Tag Archives: bicycles

Cargo Bike Spotted…

…in semi-suburban Pacific Palisades. The bicycle revolution is slowly making its way to Los Angeles…
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Posted in Auto Independence, Bicycles, Culture, Sustainability, transit, Transportation, What if? | Tagged , , , , | 1 Comment

Growing Green in the Asphalt Jungle: Engineering Bikeability for Fun and Profit

Los Angeles is strapped for cash. Officials are resorting to the equivalent of digging under sofa cushions for change: ticketing unlicensed dog owners, cracking down with parking tickets, and raising Metro fares. But they’re going about it the wrong way — there’s gold right in LA’s streets, just waiting to be exploited. All that’s needed is a proper vision.
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Posted in Auto Independence, can bicycles save the world?, Culture, David Yoon, human scale, Livability, mashups, Placemaking, Transportation, urban design, urban planning, walkable, What if? | Tagged , , , , , , , , , , , , , , | 1 Comment

Build it and They Will Ride: The Importance of Bicycle Networks

While the bicycle shed is an important conceptual planning tool, it is meaningless without the physical development of bicycle infrastructure. Therefore, each bicycle shed should not be conceived in isolation, but as part of a regional bikeway network. This network should be designed to connect people to important destinations—schools, neighborhood centers, regional centers, open space, and of course, local and regional transit systems.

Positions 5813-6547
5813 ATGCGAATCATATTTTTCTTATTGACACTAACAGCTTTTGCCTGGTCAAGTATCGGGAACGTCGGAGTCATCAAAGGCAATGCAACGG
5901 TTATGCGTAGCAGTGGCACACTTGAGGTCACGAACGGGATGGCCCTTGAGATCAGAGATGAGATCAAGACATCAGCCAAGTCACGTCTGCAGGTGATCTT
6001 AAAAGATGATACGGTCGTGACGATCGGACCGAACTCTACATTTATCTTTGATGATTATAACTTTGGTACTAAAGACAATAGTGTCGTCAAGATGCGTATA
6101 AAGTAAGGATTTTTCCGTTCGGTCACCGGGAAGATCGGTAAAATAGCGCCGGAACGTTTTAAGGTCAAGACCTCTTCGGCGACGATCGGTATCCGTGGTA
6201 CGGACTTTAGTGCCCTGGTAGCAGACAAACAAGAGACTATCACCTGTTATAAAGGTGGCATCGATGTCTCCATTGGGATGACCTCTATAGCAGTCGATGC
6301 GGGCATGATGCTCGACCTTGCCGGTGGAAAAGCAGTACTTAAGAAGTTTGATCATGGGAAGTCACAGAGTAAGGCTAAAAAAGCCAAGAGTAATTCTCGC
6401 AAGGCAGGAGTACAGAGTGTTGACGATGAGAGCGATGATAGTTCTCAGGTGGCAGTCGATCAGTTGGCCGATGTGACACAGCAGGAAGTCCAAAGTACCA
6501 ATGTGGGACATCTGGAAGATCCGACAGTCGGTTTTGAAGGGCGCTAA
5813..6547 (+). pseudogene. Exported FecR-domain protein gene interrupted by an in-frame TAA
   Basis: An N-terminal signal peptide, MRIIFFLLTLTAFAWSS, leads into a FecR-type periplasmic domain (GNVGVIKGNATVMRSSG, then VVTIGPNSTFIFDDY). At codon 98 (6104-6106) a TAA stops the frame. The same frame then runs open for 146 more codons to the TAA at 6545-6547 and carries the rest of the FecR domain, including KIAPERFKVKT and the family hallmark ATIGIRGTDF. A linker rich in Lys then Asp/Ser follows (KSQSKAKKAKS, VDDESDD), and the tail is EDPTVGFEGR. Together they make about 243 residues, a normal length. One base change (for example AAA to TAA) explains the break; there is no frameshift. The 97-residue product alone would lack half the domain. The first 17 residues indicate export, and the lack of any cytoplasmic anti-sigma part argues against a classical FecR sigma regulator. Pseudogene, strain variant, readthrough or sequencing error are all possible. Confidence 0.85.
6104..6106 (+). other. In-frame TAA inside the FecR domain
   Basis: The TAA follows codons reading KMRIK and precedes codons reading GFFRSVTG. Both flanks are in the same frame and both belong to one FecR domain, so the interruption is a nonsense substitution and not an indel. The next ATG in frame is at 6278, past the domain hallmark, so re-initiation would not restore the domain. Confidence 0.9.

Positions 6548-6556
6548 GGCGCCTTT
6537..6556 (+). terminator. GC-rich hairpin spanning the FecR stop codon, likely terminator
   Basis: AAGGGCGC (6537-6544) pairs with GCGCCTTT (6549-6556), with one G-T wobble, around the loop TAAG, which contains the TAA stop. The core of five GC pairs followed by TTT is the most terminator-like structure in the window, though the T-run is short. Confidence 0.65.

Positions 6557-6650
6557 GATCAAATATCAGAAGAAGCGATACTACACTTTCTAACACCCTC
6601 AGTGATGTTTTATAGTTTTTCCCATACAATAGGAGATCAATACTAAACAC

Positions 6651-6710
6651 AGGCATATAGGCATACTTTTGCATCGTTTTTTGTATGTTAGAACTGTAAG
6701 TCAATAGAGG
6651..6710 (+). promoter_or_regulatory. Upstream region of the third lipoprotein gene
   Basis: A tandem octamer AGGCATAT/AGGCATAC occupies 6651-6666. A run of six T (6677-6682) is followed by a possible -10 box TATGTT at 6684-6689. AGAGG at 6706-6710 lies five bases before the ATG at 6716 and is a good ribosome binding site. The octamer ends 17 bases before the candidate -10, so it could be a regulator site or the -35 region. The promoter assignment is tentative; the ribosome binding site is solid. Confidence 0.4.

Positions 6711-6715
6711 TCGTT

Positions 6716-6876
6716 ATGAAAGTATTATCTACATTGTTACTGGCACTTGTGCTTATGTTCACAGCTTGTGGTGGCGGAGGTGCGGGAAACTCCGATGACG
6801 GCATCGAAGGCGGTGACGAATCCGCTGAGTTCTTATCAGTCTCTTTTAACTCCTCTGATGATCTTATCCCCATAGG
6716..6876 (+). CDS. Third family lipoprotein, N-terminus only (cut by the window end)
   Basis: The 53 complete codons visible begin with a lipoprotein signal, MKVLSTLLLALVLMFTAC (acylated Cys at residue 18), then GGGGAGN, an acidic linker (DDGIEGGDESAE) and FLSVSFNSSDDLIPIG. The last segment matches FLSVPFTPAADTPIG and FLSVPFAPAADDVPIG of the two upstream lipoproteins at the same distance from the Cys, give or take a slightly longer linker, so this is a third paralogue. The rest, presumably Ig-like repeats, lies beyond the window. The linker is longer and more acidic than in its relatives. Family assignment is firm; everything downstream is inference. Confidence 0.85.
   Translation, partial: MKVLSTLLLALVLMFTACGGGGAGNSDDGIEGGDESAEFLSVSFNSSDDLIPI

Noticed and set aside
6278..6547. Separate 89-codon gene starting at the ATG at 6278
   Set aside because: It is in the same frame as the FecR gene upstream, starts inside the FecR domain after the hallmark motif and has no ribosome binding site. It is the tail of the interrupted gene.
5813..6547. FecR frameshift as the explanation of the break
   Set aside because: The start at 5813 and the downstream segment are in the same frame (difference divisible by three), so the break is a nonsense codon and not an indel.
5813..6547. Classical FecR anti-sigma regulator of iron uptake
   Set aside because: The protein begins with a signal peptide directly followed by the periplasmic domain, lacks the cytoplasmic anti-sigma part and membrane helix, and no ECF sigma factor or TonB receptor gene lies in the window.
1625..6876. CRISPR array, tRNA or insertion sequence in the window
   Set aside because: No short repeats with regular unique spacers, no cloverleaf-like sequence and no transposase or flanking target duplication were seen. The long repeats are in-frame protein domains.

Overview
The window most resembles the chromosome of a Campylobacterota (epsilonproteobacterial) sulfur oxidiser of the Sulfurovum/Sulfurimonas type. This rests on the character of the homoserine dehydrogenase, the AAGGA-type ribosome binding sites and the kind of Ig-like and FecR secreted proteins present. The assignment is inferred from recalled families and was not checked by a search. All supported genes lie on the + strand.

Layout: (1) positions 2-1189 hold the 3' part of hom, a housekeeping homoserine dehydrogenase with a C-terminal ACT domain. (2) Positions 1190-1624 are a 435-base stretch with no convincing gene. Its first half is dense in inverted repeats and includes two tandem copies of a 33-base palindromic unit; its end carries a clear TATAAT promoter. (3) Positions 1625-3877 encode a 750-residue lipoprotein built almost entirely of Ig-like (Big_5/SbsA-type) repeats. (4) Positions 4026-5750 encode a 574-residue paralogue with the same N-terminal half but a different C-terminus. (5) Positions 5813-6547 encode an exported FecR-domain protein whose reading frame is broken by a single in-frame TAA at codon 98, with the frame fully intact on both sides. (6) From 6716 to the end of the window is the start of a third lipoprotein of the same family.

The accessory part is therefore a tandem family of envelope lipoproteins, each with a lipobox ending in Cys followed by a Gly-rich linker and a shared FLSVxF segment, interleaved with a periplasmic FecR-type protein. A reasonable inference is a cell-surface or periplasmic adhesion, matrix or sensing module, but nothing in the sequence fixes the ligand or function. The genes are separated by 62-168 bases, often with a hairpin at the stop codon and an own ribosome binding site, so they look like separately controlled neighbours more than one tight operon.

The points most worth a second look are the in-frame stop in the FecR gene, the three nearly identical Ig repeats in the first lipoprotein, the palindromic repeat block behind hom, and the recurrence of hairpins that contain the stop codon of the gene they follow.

In general, the bicycle network should be comprised of many bikeways types. These include, but are not limited to shared-use paths, shared lanes (sharrows), bicycle boulevards, bicycle lanes, and physically separated bicycle lanes—sometimes called cycle tracks.

Before assigning bikeway types, the unique characteristics of each thoroughfare and its urban context must be considered holistically. This includes analyzing street width, street type, existing land use and urban form, density, traffic control devices, posted speed limits and actual travel speeds, and traffic volume.

But while the existing conditions of each thoroughfare are important, the urban context is rarely static. Therefore, considering the desired character and urban context is critical to the selection process, as context-specific bikeways can help strengthen a more immersive, accessible, and equitable urban environment. Continue reading

Posted in Auto Independence, can bicycles save the world?, Climate Change, Culture, human scale, Livability, Placemaking, Sustainability, technology, transit, Transportation, urban design, urban planning, walkable, What if? | Tagged , , , , , , , , , , , , , , | 1 Comment

Fitter, Happier, More Productive: The Health, Social, and Economic Benefits of Bikes

Riding a bike makes people and cities fitter, happier, and more productive. Don’t believe me? Here are oodles of studies that prove what common sense should already tell us. Continue reading

Posted in Auto Independence, can bicycles save the world?, Climate Change, Culture, human scale, Livability, Placemaking, Sustainability, Transportation, Uncategorized, urban design, urban planning, walkable, What if? | Tagged , , , , , , , | 2 Comments

Imagining a City Built for Bicycles

A lot is made, and rightfully so, of the differences between walkable cities and auto-dependent cities, but isn’t there a middle way? Truly walkable cities, like most medieval walled cities and their small town USA descendents, aren’t really cities in the modern context. They can’t accommodate the scale and diversity we now associate with a city. Auto-dependent cities handle scale and diversity just fine, but they disconnect people from the built environment and each other. But what if we built our cities for bicycles? What would that look like? What benefits and drawbacks would this model have?
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Posted in architecture, Auto Independence, can bicycles save the world?, Culture, human scale, Josh Grigsby, Livability, Placemaking, transit, Transportation, Uncategorized, urban design, urban planning, walkable, What if? | Tagged , , , , , , , , , , , , , , , , , , , , , , , , , , , , , , , , , , , , , , , , , , , , , , , , , , | 1 Comment